Maybe teenagers are less demanding than I think. Maybe they would be mildly entertained by a shoddy, careless book like Celise Downs' Secrets and Kisses. But I have a hard time imagining it. Downs' book is told from the viewpoint of Skylar, a seventeen-year-old girl whose biggest concern is whether she kisses well enough to lock lips with her hunky crush at a make-out party.
However, under the surface of her seemingly perfect high school, there's intrigue, backstabbing and perhaps even murder lurking among her classmates. It's an intriguing premise for a teen book, as I'm sure many teens imagine that their occasionally vicious classmates are nationally known criminals who will eventually pay for their crimes. But Downs does almost nothing with it.
More space is given to Skylar's attempts to become a better kisser than to her mounting suspicions about her classmates and, when the revelation comes, it's so hastily handled that it's impossible to feel any kind of shock about it. Even worse, Skylar - the main character - is kept on the sidelines of all the real action, so we only hear about things second-hand.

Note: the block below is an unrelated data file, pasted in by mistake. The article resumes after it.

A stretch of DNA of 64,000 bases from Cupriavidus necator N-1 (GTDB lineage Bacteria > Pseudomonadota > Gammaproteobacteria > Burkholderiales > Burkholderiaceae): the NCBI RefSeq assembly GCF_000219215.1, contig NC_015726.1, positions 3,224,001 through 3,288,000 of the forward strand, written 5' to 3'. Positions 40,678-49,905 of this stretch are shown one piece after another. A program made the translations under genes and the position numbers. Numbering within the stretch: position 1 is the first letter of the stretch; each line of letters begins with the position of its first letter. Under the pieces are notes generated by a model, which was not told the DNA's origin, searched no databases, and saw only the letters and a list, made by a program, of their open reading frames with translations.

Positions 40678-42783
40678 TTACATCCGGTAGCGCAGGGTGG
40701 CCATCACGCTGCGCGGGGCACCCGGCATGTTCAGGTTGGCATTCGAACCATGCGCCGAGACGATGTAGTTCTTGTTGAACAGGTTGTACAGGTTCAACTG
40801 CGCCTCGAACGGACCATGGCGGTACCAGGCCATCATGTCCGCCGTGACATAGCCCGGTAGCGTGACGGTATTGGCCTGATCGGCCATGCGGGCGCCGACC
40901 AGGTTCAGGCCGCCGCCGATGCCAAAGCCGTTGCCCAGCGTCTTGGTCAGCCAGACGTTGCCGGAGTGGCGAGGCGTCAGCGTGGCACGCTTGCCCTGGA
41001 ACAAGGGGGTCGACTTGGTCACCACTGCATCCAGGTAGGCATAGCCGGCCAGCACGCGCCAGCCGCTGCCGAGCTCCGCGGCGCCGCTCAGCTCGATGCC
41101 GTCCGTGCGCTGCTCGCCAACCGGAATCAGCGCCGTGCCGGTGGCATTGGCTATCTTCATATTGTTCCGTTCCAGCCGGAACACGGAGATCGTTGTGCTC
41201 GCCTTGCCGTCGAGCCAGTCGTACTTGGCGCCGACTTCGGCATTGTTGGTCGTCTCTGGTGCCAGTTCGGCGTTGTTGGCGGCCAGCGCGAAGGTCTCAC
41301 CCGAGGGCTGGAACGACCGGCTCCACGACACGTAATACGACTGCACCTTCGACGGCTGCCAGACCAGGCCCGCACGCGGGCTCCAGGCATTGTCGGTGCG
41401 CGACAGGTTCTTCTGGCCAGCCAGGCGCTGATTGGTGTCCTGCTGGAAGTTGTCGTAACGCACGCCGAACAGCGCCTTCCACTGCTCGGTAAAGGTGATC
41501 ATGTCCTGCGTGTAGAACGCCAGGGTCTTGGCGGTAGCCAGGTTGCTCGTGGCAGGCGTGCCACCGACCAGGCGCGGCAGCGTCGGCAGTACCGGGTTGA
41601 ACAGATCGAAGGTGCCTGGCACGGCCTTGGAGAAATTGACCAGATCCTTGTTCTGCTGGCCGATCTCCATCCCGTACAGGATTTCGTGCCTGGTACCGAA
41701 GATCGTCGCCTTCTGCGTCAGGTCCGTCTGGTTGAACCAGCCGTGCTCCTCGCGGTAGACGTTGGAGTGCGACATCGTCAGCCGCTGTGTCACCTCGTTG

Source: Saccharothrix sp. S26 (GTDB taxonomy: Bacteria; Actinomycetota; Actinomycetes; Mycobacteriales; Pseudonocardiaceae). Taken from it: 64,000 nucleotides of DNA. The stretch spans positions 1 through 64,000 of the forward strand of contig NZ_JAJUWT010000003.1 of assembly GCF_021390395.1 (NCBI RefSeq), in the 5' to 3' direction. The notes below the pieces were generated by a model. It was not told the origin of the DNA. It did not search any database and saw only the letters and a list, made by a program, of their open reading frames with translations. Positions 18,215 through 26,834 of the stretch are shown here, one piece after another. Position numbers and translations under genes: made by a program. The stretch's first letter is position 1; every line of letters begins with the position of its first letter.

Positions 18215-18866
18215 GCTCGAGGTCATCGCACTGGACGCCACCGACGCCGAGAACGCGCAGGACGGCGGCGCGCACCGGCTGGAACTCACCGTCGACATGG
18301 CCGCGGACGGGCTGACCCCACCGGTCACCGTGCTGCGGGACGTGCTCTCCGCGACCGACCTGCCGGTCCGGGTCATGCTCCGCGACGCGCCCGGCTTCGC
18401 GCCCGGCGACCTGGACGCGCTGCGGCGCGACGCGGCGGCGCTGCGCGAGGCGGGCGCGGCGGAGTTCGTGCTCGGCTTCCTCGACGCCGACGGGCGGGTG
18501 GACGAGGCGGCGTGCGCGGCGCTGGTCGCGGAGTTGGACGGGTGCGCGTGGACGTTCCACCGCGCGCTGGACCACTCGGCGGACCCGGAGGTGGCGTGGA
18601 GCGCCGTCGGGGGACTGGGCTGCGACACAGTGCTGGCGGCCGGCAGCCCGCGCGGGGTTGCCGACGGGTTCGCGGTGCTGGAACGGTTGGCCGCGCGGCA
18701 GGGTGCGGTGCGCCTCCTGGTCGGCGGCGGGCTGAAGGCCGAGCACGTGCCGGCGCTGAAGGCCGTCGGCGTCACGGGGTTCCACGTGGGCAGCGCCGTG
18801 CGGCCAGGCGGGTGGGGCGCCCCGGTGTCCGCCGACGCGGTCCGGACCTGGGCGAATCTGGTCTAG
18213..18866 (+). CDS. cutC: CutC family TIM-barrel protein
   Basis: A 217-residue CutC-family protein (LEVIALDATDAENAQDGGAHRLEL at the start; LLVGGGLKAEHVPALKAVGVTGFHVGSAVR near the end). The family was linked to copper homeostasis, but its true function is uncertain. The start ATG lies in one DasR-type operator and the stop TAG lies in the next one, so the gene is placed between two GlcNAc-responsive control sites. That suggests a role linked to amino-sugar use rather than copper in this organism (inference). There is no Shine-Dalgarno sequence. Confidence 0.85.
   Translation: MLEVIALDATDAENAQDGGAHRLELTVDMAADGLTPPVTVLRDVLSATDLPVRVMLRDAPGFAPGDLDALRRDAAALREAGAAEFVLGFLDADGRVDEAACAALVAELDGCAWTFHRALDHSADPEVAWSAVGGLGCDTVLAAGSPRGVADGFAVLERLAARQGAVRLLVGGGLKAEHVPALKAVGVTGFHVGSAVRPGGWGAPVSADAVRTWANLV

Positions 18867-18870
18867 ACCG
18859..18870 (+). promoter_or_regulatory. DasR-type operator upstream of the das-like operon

Downs' characters are poorly drawn and, for the most part, uninteresting. I kind of liked the character of Skylar's motor-mouthed best buddy, Ellie, but she's used too sparingly, and is almost exclusively relegated to the kissing subplot. Other than that, Downs' idea of character development is to give someone a Southern accent.
Overall, Secrets and Kisses isn't even a passable time-waster for the discriminating young reader.